The 1964 Presidential election matched two very different candidates during one of the most critical times in American history. John F. Kennedy, the very popular president, had been assassinated only a year earlier. The Cold War was at its height, the Civil Rights Movement was at full tilt, and the situation in Vietnam was only beginning to escalate.
The two major-party candidates were the Democrat Lyndon Baines Johnson, and the Republican Barry Morris Goldwater. Johnson chose Senate majority-whip leader, Hubert Humphrey of Minnesota, as his running mate. Goldwater tabbed New York Congressman William Miller as vice-presidential candidate. Third-party candidates included: Clifton DeBerry from the Socialist Workers Party; E. Harold Munn of the Prohibition Party; John Kasper of the National States Rights Party; Joseph B. Lightburn from the Constitution Party; and James Hensley of the Universal Party. While these third-party candidates were on the ballot, the presidential election was a two-horse race between Johnson and Goldwater.
Best know as a conservative icon and author of The Conscience of a Conservative, Barry Goldwater began his political career in the U.S. Department of the Interior (Havel, 227). His rise to the national spotlight started in 1952 when he won his first Arizona Senatorial victory by a narrow margin. He was re-elected in a 1958 landslide after his criticism of, then, President Dwight D. Eisenhower's administration. A conservative Republican, Gold- water is remembered for his attacks on the policies of John F. Kennedy's administration, particularly the welfare state, which he likened to socialism. He also opposed the centralization of power in Washington, and upheld the powers of state and local government.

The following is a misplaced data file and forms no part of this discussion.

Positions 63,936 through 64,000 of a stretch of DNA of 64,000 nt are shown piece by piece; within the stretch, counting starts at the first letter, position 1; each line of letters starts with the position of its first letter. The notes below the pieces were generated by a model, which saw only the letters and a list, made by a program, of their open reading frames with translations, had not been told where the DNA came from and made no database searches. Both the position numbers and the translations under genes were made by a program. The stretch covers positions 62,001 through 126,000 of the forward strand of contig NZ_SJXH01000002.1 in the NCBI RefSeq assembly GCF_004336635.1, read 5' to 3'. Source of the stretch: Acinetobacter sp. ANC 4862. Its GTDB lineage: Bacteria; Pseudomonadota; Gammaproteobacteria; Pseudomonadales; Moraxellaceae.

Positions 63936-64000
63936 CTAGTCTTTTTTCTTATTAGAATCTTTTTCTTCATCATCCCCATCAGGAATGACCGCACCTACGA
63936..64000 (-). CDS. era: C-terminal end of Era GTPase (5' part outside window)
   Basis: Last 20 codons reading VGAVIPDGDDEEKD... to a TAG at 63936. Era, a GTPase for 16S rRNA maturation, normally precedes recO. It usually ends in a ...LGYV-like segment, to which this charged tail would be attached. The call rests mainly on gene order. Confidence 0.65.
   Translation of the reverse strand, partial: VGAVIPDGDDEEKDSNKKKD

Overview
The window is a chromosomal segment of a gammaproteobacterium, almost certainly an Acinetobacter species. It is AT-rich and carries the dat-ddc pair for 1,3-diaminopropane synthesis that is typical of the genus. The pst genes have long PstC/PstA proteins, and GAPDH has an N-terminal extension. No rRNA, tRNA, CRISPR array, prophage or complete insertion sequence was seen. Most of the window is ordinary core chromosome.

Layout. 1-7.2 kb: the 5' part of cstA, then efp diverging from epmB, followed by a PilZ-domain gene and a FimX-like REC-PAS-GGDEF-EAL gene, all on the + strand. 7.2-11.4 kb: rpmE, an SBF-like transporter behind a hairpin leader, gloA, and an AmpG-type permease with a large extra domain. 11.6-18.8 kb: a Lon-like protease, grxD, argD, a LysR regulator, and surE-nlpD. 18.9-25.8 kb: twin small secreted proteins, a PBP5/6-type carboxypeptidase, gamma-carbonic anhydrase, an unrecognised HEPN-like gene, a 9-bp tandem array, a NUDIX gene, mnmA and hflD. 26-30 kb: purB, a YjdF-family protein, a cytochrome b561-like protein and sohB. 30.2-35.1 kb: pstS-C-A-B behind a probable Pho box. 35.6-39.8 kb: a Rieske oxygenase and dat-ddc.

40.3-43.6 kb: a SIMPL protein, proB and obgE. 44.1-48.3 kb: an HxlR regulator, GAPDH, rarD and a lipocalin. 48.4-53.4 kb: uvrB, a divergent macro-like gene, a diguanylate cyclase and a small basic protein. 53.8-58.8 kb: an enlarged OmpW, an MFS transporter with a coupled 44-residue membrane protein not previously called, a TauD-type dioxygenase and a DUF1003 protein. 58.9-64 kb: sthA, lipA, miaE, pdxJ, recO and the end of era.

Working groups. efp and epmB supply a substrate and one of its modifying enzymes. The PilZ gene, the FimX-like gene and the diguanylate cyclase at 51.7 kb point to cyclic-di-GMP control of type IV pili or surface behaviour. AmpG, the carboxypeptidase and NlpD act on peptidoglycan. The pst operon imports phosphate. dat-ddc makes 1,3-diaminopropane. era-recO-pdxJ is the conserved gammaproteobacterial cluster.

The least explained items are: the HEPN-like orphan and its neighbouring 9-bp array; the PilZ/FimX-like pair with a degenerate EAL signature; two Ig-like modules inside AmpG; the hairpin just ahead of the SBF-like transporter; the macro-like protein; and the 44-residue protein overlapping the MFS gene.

Lyndon Johnson used congress to begin his national political career. He won election in 1937 to the House from the state of Texas, and 1948 to the Senate, defeating Coke Stevenson in the De...
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